Julian Buchanan PHD, MA, DIPSW

Home » uncategorised » Myths and Lies about Drugs

Myths and Lies about Drugs

See on Scoop.itDrugs, Society, Human Rights & Justice

      1. There is a clear pharmacological definition for ‘drugs’.

There isn’t – what we classify as illegal ‘drugs’ is a social construct with no pharmacological basis.

      2. Users are misusers.
Untrue – the vast majority are recreational users who generally use drugs sensibly.


      3. Users are dirty, immoral and dangerous losers.
An unwarranted stereotype – illicit drug users are a diverse group of people from every walk of life.


      4. People take drugs because they have problems.
Untrue – most people take drugs because they enjoy the effect


      5. Use inevitably leads to addiction.
Untrue – only a small proportion of people who use illicit drugs develop addiction


      6. Drug use inevitably damages people.
All substances (legal and illegal) can damage people, but it’s largely prohibition that makes illicit drugs more dangerous and damaging. Indeed acquiring a criminal record for drugs is more harmful than the drug.


      7. Drug use fuels crime.
The relationship is more associated rather than causal, but prohibition and tough law enforcement fuels crime.


      8. Legal drugs are safer and less damaging.
Alcohol and tobacco are more damaging than most illegal drugs – but due to prohibition it’s more difficult to obtain any illegal drugs in a clean and unadulterated form.

     9. Law enforcement measures effect levels of drug use.
Neither tough nor liberal law enforcement have much impact upon levels of drug use.


     10. Addiction is an equal opportunity employer.

Untrue while anyone can be affected, problematic drug use tends to disproprtionately affect those with disadvantaged and damaged lives who had difficulties before PDU and lack resources, opportunities and support to change.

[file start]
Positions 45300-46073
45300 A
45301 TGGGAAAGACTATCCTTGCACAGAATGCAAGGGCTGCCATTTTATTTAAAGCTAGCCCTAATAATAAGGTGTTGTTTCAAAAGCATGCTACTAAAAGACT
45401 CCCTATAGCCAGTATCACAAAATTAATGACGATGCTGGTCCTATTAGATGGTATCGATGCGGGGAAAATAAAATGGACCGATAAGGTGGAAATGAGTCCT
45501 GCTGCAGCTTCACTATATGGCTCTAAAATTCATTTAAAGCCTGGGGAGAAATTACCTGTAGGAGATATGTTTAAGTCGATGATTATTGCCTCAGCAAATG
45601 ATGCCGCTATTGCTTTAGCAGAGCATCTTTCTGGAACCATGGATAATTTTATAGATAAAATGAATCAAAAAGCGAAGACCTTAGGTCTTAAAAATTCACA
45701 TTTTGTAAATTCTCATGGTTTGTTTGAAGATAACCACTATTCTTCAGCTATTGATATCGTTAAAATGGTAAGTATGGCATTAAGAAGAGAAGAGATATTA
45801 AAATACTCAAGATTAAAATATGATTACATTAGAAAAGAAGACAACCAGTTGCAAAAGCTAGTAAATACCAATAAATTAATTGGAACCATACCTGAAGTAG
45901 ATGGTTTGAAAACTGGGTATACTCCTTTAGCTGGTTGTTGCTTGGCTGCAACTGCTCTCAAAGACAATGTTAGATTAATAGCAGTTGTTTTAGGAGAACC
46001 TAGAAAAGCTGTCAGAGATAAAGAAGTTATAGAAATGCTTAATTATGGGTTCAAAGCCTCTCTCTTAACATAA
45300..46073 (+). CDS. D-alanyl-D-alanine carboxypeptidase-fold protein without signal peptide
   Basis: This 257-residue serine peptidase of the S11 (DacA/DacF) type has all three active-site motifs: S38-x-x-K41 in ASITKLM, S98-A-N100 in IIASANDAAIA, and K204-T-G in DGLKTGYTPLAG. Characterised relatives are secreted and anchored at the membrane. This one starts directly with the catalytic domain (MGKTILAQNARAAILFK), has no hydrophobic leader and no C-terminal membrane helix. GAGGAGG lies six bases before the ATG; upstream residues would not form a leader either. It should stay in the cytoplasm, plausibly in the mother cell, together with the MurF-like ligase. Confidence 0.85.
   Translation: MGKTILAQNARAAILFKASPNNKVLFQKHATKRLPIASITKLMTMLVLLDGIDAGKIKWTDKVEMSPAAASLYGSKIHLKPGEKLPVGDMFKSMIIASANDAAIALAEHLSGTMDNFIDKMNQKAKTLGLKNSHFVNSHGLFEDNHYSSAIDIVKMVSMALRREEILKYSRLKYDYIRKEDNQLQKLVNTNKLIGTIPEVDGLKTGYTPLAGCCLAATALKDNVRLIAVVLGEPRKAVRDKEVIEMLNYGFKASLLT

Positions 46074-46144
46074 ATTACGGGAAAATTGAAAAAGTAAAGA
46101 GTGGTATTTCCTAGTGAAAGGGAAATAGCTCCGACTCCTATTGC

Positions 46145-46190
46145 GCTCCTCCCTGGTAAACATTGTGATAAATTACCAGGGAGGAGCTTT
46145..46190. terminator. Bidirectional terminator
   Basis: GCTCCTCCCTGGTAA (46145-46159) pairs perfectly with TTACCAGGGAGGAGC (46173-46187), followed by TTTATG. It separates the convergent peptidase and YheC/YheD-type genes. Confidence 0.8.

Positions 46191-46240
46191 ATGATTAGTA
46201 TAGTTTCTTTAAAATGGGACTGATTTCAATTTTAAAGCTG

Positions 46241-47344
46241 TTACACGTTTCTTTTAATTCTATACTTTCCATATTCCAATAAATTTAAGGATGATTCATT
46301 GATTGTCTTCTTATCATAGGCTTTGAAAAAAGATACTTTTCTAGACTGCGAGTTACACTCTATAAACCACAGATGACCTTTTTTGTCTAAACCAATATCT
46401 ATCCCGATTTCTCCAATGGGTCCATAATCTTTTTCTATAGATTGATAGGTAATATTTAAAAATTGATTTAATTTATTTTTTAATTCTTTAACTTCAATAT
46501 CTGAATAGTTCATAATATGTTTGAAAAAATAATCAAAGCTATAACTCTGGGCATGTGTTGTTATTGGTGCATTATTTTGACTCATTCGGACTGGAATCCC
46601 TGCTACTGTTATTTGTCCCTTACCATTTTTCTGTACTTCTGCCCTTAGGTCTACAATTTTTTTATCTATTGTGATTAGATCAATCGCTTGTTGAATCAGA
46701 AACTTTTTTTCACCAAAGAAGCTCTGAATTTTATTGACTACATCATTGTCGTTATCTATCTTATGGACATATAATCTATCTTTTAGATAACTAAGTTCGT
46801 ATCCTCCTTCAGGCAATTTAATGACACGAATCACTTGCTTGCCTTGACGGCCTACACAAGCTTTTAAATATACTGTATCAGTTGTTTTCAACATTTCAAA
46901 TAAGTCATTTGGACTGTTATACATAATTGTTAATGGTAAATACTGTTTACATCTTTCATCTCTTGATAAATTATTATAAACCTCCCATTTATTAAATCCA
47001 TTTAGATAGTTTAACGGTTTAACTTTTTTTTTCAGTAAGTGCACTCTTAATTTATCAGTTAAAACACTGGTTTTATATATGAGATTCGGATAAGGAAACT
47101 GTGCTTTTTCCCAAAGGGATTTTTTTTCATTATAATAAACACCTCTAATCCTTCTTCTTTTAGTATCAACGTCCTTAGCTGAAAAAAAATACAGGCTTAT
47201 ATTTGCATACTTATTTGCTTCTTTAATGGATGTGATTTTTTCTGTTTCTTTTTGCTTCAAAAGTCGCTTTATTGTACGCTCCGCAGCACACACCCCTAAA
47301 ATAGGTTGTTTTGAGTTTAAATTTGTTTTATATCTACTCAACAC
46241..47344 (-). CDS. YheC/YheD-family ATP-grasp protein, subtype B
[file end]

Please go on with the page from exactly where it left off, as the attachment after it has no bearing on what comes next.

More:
11. Addiction is a brain disease.

Untrue, yes the brain will be affected but loss of control of drugs (similar to internet addiction, gambling, over eating) has much more to do with social, psychological and behavioural factors.


     12. To protect society the government can ban new drugs.

Banning drugs mascquerades as positive action to deal with the ‘problem’ -but actually banning drugs doesn’t protect society it actually makes production, distribution and consumption more dangerous.


     13. Once listed in the Misuse of Drugs Act, drugs become ‘controlled’.

Technically correct – but ironically once a drug is listed it actually goes underground and becomes an uncontrolled drug.


     14. Cannabis is a gateway drug that leads to addiction to ‘hard’ drugs.

Untrue, the majority of young adults have used cannabis have not progress further to use so called hard drugs, and have not become addicted


     15. People who use caffeine, tobacco and/or alcohol are not drug users.

Untrue they certainly are. These three substances are drugs, and ironically unlike some illegal drugs – in high dosages – caffeine, tobacco and alcohol kill.


     16. If we lock up dealers we can reduce the drug related violence.

Actually disrupting the supply distribution and removing dealers actually has to opposite impact and creates more violence by presenting new opportunities and creating ‘business’ conflict.


Julian Buchanan‘s insight:

Something I created for a lecture and thought might be worth sharing



Happy to keep the myth busting going if you have any new ones!


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